“I personally would like to see us come out without even bothering to trigger Article 50.”
BBC Question Time audience member, 1 December 2016
It is possible to leave the EU without triggering Article 50. It would be a little like quitting your job by simply walking out of the office, rather than giving notice and serving it out.
“Article 50 provide[s] the only means of withdrawing from the EU consistent with the UK’s obligations under international law”, according to a House of Lords committee that heard evidence from two leading EU legal experts.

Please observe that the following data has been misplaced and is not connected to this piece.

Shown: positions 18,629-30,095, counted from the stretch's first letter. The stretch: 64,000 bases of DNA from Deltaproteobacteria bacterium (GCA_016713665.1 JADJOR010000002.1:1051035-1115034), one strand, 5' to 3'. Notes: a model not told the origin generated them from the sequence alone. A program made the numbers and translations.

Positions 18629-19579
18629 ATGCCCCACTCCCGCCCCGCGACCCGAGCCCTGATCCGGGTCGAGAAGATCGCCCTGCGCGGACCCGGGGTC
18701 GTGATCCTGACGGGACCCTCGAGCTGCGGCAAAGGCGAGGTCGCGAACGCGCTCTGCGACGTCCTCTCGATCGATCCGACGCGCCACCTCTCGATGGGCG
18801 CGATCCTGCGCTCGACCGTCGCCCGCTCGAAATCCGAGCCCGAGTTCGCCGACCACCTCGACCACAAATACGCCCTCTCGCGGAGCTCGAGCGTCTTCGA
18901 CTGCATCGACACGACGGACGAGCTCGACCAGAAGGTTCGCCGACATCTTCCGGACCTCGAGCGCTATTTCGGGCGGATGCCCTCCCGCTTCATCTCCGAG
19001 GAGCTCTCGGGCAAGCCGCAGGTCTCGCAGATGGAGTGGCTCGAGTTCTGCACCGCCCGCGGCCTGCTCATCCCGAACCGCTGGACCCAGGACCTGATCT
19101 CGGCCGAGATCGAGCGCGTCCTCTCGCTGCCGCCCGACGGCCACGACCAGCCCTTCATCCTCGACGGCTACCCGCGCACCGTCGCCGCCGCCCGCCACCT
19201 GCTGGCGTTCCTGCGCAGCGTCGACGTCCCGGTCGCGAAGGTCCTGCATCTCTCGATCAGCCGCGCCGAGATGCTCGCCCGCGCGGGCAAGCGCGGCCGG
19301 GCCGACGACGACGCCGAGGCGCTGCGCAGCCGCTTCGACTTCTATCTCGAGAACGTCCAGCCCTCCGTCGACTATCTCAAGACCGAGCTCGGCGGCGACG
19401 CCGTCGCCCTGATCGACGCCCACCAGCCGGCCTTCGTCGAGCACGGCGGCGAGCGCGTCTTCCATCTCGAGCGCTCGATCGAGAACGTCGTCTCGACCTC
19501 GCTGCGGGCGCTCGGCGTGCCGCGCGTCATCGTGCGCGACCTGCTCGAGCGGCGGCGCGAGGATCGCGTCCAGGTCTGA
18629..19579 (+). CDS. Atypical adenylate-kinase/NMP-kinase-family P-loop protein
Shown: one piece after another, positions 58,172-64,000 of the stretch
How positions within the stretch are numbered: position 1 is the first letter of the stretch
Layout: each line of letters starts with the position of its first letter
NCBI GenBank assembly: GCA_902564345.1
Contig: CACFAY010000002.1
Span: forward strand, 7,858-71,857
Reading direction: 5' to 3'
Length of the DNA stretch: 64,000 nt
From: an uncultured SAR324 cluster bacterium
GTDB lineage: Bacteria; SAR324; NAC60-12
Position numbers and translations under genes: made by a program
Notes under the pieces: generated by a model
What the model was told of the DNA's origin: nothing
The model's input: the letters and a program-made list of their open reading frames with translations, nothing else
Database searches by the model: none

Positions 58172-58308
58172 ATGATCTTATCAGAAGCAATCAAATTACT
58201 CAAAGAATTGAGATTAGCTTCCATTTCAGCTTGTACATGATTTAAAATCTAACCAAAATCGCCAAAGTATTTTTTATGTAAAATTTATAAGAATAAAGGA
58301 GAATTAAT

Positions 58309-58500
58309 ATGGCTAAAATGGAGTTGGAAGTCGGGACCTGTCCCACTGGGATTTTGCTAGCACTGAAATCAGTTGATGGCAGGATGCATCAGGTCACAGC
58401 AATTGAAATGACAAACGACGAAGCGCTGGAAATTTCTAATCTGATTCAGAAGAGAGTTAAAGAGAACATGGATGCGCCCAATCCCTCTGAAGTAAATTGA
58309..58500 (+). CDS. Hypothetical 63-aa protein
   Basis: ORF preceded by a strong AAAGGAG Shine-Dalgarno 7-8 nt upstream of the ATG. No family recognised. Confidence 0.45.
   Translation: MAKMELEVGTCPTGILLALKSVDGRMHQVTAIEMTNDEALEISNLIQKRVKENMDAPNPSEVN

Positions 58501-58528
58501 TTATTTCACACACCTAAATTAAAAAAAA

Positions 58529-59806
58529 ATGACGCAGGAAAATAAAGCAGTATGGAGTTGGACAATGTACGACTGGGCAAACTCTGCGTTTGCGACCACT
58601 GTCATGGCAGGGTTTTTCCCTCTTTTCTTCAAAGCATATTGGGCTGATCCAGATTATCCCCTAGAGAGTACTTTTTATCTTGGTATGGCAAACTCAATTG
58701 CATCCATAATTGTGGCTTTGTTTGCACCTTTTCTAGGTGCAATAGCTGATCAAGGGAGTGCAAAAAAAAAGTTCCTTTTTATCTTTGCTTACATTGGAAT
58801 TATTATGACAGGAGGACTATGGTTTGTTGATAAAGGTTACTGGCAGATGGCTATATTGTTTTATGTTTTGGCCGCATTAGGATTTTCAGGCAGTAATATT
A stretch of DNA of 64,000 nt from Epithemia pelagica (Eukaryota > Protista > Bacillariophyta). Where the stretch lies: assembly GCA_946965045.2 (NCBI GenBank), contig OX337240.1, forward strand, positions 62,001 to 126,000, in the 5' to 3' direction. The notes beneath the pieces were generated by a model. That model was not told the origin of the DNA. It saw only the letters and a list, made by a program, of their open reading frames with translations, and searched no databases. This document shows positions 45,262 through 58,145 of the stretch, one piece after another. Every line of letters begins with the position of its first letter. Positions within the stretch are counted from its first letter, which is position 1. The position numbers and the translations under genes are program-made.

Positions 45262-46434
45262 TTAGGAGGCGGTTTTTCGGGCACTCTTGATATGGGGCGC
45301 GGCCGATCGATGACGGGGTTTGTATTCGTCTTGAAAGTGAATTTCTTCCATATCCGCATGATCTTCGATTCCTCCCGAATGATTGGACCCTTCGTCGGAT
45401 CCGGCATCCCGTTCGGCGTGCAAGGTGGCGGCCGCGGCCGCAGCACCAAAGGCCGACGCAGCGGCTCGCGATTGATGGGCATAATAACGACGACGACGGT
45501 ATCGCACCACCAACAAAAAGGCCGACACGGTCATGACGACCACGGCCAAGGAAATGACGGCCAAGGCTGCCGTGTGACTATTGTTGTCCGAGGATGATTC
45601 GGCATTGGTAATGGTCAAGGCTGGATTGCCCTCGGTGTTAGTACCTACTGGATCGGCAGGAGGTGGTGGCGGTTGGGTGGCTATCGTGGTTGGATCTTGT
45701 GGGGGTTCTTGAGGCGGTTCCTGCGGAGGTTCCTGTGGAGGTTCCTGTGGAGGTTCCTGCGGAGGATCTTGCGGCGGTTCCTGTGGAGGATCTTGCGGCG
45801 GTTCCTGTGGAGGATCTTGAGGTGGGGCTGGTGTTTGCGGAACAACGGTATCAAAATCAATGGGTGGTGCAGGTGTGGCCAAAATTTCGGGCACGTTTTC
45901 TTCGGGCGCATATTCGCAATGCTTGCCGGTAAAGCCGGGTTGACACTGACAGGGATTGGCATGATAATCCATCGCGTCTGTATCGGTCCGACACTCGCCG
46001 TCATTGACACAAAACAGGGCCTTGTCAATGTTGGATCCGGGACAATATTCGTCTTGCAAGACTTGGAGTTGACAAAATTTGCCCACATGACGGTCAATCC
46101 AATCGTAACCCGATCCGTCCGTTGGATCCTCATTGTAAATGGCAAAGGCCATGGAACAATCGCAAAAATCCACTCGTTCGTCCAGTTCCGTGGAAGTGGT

The UK could simply repeal the European Communities Act 1972 and stop turning up to EU meetings. Our courts would no longer recognise EU law, and the remaining EU members would get the message. The problem is that the UK would still be signed up to the EU treaties and would be in breach of those treaties if it went down this road.
As the government appears keen to sign a new treaty with the EU after we leave, and to conclude trade agreements with other countries, it’s unlikely that it will want to go into such negotiations with a reputation for breaking international agreements.
This factcheck is part of a roundup of BBC Question Time. Read the roundup.
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